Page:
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Bullying, Harassment and Discrimination at Work FAQs

In light of the recent allegations regarding a ‘bullying culture’ at 10 Downing Street, Park City have produced this FAQ document to help you, the employer, recognise and manage bullying and discrimination if it is found to exist in your workplace.

Q. What is bullying at work?

The Chartered Institute of Personnel and Development (CIPD) define bullying at work as: “Repeated negative actions and practices that are directed at one or more workers. These behaviours are unwelcome to the victim and undertaken in circumstances where the victim has difficulty in defending themselves. The behaviours may be carried out as a deliberate act or unconsciously. These behaviours cause humiliation, offence and distress
to the victim."

Q. If an employee wants to make a complaint of discrimination, bullying or harassment, do I have to listen or take any action?

You, the employer, have a responsibility to make all of your employees aware of the reporting procedures for alleged harassment or bullying. If you do not provide an adequate grievance procedure for employees to follow, this could give grounds for a claim against you. What’s more, any employee who brings a complaint of bullying or discrimination to your attention, in good faith, must not be less favourably treated as a
result.

Q. What is the minimum that I have to offer to my employees in terms of a grievance procedure?

In your employees’ terms and conditions of employment, you must include a note identifying the person in the company to whom any employee may apply with the purpose of raising a grievance relating to their employment. This designated person will give guidance on what procedure should be followed and should also explain, or provide a document that outlines, what steps will be taken after the grievance has been raised. This person is usually the line manager responsible for that employee.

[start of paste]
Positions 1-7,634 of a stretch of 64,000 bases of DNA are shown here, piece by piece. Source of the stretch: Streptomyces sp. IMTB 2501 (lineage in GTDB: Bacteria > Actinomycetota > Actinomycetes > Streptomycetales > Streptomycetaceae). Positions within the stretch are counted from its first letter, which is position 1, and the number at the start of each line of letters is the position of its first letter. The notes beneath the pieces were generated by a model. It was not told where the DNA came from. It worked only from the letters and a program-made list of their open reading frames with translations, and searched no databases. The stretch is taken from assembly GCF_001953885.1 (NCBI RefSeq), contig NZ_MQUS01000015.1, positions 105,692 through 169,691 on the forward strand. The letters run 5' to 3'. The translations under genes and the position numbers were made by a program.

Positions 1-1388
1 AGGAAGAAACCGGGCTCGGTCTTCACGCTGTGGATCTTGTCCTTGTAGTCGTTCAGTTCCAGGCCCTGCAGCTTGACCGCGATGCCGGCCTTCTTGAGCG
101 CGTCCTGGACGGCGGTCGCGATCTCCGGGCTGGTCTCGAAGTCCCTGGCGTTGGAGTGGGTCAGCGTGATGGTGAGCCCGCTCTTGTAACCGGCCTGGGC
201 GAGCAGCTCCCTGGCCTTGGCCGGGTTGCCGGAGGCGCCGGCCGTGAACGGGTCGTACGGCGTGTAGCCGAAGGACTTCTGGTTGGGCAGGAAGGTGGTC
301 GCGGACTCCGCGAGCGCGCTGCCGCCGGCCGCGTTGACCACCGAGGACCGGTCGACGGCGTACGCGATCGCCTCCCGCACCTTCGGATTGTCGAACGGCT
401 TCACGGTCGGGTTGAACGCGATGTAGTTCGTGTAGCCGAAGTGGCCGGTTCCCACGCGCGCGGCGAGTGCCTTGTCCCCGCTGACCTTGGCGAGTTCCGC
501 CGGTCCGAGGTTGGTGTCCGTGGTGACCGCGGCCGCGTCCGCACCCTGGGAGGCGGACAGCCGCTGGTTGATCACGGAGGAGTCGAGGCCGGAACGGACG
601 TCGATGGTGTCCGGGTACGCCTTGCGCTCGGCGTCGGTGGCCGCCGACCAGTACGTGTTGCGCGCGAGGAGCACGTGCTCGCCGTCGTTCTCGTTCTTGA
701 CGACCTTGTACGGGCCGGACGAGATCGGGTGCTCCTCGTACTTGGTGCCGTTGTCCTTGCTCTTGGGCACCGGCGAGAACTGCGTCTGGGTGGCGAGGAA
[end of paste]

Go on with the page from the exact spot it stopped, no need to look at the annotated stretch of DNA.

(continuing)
Q. What procedure should I follow if an employee claims that they have been, or are being, bullied?

Once the employee has raised the grievance you should investigate the claim fully and try to resolve the grievance informally. If you cannot resolve the grievance informally, your employer should raise the grievance formally in writing without “unreasonable delay”. You must then invite the aggrieved employee to a meeting in writing. The
employee raising the grievance has a right to be accompanied to this meeting. If the employee cannot attend the meeting, then you must re-schedule at the earliest time convenient to both parties. In this meeting, the employee must be allowed to fully state his/her case. Before the meeting or during the meeting (following an adjournment)
you must undertake a thorough and full investigation of the claims. After the meeting is concluded, you, the employer, must decide on an outcome and confirm in writing to the aggrieved employee. If the employee is not satisfied, they must have a right to appeal to this decision.

Q. What happens if one of my employees raises a grievance during a disciplinary process?

If a grievance is raised during the disciplinary process, the process can be temporarily suspended to deal with the grievance.

Q. What should I do if an employee has been accused of bullying?

You can suspend an employee if he/she has been accused of bullying or harassment or if you think that the accused will do more damage if allowed to remain in the workplace. The suspended employee must still receive full pay and benefits until the dispute has been resolved. This accused can be dismissed if found guilty of gross misconduct.

Q. Where does Mediation fit in the grievance process?

ACAS recommend that mediation should be used as a resolution method before a grievance is raised formally. Mediation should be confidential, the mediator should be completely impartial and the process must remain completely voluntary. This is important as neither party in a grievance can be forced to undertake mediation.

Q. What if I want to raise a grievance concerning my line manager, if I am supposed to report a grievance to that line manager?

If your grievance is with the person you should report to, then you should raise the grievance with an alternative line manager at the same seniority level or with someone of a more senior position. If your grievance is with someone at the head of the company, you should raise the grievance with an alternative person at the same level, such as a
board member or trustee. Alternatively, you could raise the matter with the individual directly.

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